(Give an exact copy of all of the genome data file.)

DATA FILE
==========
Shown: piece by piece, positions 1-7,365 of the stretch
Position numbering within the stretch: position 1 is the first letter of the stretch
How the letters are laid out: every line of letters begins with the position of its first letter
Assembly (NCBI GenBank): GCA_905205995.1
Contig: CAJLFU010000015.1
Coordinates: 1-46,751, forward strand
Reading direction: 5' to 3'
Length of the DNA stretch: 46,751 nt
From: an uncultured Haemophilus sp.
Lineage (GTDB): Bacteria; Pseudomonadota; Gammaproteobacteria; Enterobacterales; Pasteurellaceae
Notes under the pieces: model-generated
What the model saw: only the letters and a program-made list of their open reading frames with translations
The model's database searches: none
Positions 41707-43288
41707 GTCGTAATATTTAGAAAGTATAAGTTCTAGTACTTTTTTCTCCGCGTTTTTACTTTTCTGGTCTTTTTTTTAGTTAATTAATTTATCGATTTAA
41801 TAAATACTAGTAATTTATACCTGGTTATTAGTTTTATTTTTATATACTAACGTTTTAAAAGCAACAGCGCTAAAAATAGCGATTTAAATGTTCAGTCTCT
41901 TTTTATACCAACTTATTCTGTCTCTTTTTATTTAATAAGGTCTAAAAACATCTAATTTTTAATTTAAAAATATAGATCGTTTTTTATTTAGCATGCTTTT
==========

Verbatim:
Shown: piece by piece, positions 1-7,365 of the stretch
Position numbering within the stretch: position 1 is the first letter of the stretch
How the letters are laid out: every line of letters begins with the position of its first letter
Assembly (NCBI GenBank): GCA_905205995.1
Contig: CAJLFU010000015.1
Coordinates: 1-46,751, forward strand
Reading direction: 5' to 3'
Length of the DNA stretch: 46,751 nt
From: an uncultured Haemophilus sp.
Lineage (GTDB): Bacteria; Pseudomonadota; Gammaproteobacteria; Enterobacterales; Pasteurellaceae
Notes under the pieces: model-generated
What the model saw: only the letters and a program-made list of their open reading frames with translations
The model's database searches: none
Positions 41707-43288
41707 GTCGTAATATTTAGAAAGTATAAGTTCTAGTACTTTTTTCTCCGCGTTTTTACTTTTCTGGTCTTTTTTTTAGTTAATTAATTTATCGATTTAA
41801 TAAATACTAGTAATTTATACCTGGTTATTAGTTTTATTTTTATATACTAACGTTTTAAAAGCAACAGCGCTAAAAATAGCGATTTAAATGTTCAGTCTCT
41901 TTTTATACCAACTTATTCTGTCTCTTTTTATTTAATAAGGTCTAAAAACATCTAATTTTTAATTTAAAAATATAGATCGTTTTTTATTTAGCATGCTTTT